From Large to Small Groups

In the US, many people prefer to begin in large group gatherings, and then move on to small group community.

In March 2002, I met Mark, the pastor of a growing Southern Baptist Church in Nashville, TN. His church started in 1995 and had grown to 1000 worshipers and 100 cell groups. He was sold on cell-celebration ministry, telling me that it was the most Biblical and effective way to reach people in the 21st century.

"I train our cell leaders to be ready to pounce on every visitor in the church. Our cell leaders immediately try to assimilate the newcomers by inviting them to their cell groups. We've discovered here in North America people prefer to first attend a large celebration service and afterwards attend a cell group for fellowship and growth."

"What about cell evangelism?" I countered. "Shouldn't we be training and encouraging cell members to evangelize their friends and neighbors?" Pastor Mark agreed wholeheartedly with me. "It's not an either-or situation. We should ask our people to do both," he said. "Most of our small group growth, however, comes through assimilating people from the large group gathering."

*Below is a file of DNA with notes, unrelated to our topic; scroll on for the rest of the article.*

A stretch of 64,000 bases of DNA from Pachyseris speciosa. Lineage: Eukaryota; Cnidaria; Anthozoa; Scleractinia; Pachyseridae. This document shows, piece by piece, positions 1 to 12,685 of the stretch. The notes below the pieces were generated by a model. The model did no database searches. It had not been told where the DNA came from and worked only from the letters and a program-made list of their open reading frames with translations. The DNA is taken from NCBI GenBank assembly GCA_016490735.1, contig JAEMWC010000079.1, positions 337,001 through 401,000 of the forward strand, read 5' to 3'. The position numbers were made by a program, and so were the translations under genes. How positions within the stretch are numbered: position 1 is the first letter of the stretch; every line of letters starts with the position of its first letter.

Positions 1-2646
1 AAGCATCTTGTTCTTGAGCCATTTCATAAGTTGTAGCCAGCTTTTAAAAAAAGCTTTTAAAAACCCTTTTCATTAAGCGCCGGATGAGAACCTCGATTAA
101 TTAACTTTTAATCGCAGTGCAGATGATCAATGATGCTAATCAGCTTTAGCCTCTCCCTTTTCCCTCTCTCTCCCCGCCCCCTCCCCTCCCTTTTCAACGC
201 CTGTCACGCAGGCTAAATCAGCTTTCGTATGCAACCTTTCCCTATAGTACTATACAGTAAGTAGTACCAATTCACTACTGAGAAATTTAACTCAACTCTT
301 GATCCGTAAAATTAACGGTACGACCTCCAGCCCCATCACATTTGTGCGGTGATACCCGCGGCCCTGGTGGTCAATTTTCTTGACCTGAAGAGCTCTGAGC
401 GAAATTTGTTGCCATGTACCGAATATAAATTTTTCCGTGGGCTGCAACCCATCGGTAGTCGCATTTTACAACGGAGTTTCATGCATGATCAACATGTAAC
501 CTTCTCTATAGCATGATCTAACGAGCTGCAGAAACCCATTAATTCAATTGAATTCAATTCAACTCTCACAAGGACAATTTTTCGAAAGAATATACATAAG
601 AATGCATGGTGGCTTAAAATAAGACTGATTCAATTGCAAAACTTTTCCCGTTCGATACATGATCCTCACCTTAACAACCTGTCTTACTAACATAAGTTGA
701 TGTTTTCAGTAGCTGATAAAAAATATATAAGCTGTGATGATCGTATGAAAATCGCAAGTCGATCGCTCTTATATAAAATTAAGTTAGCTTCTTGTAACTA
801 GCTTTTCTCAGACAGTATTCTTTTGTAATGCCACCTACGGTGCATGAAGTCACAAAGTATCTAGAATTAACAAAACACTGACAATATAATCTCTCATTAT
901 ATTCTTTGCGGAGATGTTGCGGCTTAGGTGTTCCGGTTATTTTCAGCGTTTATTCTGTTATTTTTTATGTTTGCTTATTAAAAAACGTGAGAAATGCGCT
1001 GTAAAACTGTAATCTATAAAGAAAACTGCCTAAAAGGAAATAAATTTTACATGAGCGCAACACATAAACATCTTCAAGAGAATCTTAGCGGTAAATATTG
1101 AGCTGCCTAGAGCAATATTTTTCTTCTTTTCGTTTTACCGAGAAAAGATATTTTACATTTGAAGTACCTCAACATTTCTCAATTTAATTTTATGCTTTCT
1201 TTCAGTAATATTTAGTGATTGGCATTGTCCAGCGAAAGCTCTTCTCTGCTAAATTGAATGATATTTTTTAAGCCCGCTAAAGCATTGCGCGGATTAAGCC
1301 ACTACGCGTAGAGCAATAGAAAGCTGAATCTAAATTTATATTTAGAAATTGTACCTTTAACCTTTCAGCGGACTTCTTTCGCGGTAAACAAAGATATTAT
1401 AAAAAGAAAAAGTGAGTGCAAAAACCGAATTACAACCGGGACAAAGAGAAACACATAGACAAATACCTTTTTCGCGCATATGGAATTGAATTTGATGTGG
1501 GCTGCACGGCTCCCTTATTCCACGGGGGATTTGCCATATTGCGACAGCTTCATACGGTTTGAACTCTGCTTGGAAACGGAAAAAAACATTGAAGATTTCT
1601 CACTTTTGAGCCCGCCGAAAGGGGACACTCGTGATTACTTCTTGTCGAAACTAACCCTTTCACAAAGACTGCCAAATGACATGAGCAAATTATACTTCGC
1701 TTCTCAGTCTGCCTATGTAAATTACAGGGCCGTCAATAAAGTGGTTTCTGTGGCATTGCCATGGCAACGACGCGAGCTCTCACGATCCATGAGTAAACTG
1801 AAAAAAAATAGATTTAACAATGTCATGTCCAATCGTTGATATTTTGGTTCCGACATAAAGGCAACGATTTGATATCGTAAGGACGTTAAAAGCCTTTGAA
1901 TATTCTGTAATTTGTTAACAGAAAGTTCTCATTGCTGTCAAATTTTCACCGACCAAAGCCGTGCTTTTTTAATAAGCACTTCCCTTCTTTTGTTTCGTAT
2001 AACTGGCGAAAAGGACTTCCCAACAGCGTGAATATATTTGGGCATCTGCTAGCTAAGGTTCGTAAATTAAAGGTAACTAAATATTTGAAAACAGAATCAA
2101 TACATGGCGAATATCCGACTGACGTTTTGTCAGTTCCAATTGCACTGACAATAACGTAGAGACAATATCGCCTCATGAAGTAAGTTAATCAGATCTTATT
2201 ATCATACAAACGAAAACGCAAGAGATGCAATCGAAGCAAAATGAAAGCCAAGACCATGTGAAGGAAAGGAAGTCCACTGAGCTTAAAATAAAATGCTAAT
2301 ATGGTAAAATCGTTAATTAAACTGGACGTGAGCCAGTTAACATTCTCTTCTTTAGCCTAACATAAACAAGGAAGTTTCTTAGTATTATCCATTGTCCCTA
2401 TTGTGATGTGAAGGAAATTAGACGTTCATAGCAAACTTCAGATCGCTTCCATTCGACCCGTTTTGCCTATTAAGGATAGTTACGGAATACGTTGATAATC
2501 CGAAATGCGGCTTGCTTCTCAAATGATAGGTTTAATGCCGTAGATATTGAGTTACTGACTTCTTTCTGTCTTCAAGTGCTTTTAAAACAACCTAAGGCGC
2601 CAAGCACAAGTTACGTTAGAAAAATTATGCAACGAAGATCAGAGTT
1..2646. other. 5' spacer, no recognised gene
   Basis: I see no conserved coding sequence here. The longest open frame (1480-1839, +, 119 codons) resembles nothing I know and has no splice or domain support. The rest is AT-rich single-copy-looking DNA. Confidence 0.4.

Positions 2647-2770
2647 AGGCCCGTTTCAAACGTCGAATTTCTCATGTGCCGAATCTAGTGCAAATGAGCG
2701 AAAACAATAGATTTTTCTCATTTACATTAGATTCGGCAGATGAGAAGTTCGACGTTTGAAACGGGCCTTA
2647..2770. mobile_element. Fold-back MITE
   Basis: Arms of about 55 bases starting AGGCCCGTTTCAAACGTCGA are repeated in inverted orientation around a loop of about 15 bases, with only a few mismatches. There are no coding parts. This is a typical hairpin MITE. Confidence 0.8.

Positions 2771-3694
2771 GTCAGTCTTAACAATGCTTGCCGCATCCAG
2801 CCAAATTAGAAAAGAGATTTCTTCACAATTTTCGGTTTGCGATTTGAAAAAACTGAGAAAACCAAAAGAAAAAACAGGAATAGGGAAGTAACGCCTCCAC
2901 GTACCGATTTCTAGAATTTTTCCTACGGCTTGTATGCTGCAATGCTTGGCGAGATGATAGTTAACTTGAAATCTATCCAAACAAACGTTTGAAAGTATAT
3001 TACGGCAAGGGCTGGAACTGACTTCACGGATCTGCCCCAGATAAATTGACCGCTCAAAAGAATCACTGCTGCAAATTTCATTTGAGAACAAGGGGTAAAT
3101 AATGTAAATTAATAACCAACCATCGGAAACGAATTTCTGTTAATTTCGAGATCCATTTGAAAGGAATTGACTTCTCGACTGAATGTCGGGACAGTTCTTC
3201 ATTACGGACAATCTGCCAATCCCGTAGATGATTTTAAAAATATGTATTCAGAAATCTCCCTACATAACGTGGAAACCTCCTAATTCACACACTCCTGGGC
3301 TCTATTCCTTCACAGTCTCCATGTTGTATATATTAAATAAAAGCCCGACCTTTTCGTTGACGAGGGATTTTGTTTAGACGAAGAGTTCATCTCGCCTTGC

Tap into your Large Group Potential

We've heard over and over the need for small group evangelism. And yes, we need to constantly exercise our small group evangelism muscles. But let's not forget the large group context. The ideal is that everyone in the church attends both cell and celebration. In reality, there will always be a pool of those who attend only the celebration. Some of these people are visitors; others have attended the church for quite a while. Some will participate in a cell group after one invitation; others require a shove.

My advice is to aggressively invite all people at the celebration service to the cell: "I'd like to invite you to my cell group on Friday night at 7 p.m. I think you'd really like ...

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